When Disposing of Your Period Products, How Often Do You Think of The Ocean?

By Brendan Cox



For much of human history, the oceans were a relatively untouched ecosystem. However, as our populations have grown ever larger, our strain on the vitality of the seven seas has become almost irreversible. Our pollutants and waste fill estuaries, kill ocean life, and form one of the most understated issues concerning the survival of the human race.


When we think of plastic pollution in our oceans, our minds are often drawn to harrowing images of wildlife entangled in nets and videos of marine animals eating improperly discarded packaging. It is rare that we consider the effects on humanity that plastic in our oceans creates; when we do, we worry predominantly about the dwindling supplies of fish as a consumable foodstuff. The reality is that plastic in our oceans creates a much more subtle yet direct threat to humans’ supposed reign over planet Earth.


Phytoplankton are microscopic organisms that form an integral part of both the oceanic food chain and the carbon cycle. Additionally, according to EarthSky.org, scientists claim that phytoplankton contribute between 50% and 80% of oxygen in the Earth’s atmosphere. This statistic is outstanding because it indicates that a staggering amount of the world’s oxygen (without which humans cannot survive) derives from our oceans’ plant life. This statistic is also nauseating because it reminds us that our survival depends heavily upon healthy oceans. And yet, we continually pollute our oceans with blatant disregard for our species’ longevity. 


When plastic waste enters the ocean via sewage or waste disposal, it does not take long to contaminate the food chain. Dead sea creatures, from tiny fish to great whales, are often found with bellies filled with indigestible plastics. Once their bodies have decomposed, the plastics remain to further poison the ecosystem. When the food chain is disrupted, the phytoplankton on which our survival relies are heavily affected, both indirectly by the change in the food chain and directly as they mistakenly consume the plastic.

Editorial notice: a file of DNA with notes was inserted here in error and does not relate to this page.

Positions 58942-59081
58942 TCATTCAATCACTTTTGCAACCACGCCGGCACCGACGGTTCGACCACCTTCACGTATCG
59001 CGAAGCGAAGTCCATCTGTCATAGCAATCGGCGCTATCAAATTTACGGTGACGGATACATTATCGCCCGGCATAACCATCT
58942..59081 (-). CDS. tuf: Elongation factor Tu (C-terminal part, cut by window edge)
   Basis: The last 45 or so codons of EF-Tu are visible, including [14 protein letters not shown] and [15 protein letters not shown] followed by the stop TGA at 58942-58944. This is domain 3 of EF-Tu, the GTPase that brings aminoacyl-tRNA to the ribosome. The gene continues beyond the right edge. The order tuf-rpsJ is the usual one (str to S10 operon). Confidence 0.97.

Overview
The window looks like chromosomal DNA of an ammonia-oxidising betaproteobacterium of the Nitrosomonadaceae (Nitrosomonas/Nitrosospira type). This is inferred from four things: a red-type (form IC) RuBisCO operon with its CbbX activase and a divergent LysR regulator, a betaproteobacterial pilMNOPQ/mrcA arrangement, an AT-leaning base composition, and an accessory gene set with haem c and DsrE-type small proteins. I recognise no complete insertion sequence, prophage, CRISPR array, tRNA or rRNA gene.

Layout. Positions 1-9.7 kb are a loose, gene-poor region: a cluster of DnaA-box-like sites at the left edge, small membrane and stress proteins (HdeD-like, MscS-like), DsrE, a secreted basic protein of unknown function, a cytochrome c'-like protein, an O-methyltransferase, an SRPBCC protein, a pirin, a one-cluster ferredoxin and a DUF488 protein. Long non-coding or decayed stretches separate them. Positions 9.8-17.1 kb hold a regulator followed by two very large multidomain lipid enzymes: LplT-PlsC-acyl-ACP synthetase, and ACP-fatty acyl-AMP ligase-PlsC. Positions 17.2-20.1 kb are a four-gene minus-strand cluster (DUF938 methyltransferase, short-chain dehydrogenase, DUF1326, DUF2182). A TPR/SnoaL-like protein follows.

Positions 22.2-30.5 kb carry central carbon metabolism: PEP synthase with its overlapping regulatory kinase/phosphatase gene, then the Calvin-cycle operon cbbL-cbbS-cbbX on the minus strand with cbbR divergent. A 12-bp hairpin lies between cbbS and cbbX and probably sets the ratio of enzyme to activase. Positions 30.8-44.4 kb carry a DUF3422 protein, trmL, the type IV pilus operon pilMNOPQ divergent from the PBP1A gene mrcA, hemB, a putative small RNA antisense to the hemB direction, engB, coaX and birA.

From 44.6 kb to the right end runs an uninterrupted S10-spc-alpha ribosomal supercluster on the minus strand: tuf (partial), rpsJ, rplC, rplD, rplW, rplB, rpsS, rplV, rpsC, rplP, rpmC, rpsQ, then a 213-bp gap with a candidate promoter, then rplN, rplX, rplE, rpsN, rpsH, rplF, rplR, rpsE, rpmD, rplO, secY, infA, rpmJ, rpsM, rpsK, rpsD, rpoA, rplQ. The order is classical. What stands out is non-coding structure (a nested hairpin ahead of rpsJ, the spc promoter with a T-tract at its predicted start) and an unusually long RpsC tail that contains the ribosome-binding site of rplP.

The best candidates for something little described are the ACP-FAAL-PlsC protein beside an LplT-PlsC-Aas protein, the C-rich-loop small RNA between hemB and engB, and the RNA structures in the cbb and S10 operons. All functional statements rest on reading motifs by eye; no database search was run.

According to The Journal of the Institution of Environmental Sciences, it is estimated that 1.4 million sanitary towels are flushed down the toilet every day. Coupled with the statistic that the average pack of sanitary pads contains as much plastic as four carrier bags, we realise that it’s essential to turn the tide of the conversation towards better and more sustainable behaviours when it’s that time of the month.


Using #PlasticFree products is one way you can avoid putting our oceans at risk, but also you can try to normalise the conversation about what products you actually use. Honest conversations about reusable cups and plastic-free applicators are essential because so many people are simply unaware of the damage that their current products can cause, or even unaware that there are any other better alternatives. Don’t let your period products’ waste wash up on our beaches or become part of the 8% of all waste that enters water treatment plants in the UK*, as according to Natracare.


If you flush period products down the toilet, you must remain aware that your behaviours have a deep impact. You must be aware that your behaviours are polluting the environment. Please consider these behaviours and become more mindful about the impact that your monthly cycle can have on the lifecycles of others.


*Natracare found that of all waste treated at water plants in the UK, 8% derived from period waste.


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